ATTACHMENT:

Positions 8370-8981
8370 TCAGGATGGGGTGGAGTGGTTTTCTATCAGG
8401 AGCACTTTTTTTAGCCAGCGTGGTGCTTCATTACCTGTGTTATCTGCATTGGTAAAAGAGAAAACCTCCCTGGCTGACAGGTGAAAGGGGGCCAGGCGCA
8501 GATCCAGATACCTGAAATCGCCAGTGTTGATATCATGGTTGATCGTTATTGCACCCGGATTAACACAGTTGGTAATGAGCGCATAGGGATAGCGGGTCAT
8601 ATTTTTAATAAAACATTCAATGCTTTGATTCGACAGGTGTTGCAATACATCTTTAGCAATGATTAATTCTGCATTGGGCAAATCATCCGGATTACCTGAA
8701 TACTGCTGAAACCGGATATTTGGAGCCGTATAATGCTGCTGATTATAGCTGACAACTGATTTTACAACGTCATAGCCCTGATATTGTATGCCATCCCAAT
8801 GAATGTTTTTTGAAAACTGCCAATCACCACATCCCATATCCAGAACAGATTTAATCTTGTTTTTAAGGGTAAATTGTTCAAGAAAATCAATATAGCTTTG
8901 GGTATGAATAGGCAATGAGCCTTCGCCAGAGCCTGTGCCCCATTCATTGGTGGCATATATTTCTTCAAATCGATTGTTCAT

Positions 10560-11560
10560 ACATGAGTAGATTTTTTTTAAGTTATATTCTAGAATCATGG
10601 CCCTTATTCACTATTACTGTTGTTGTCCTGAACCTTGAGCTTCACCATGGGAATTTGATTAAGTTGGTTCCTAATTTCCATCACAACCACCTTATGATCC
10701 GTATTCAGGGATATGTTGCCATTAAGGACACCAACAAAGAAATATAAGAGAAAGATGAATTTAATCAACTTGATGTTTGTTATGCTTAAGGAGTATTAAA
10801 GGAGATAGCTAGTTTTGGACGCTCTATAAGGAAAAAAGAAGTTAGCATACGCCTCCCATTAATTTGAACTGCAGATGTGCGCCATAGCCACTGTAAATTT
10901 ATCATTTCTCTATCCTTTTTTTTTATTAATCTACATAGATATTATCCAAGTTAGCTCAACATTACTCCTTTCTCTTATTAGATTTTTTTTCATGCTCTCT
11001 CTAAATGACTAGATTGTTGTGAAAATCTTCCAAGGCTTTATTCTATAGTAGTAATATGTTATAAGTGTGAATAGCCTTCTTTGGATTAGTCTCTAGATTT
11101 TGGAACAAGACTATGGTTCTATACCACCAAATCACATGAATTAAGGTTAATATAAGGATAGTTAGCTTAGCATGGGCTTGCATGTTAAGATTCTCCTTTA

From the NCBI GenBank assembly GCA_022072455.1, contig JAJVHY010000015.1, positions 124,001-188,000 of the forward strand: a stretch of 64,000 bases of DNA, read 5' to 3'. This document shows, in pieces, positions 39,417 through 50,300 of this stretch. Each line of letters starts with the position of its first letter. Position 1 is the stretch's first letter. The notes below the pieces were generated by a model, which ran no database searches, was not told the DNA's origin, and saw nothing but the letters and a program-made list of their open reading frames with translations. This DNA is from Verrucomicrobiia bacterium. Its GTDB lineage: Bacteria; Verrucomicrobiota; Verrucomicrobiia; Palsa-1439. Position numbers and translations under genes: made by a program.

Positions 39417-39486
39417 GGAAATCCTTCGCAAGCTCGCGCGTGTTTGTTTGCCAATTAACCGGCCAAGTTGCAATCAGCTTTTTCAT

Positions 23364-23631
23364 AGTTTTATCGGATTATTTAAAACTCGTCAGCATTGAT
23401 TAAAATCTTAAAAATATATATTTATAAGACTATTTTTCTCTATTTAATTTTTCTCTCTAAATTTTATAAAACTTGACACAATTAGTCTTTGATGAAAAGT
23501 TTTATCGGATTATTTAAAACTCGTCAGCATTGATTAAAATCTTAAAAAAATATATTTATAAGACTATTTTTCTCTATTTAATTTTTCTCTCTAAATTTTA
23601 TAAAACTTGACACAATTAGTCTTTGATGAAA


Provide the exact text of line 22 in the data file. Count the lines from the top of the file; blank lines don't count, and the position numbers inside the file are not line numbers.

23401 TAAAATCTTAAAAATATATATTTATAAGACTATTTTTCTCTATTTAATTTTTCTCTCTAAATTTTATAAAACTTGACACAATTAGTCTTTGATGAAAAGT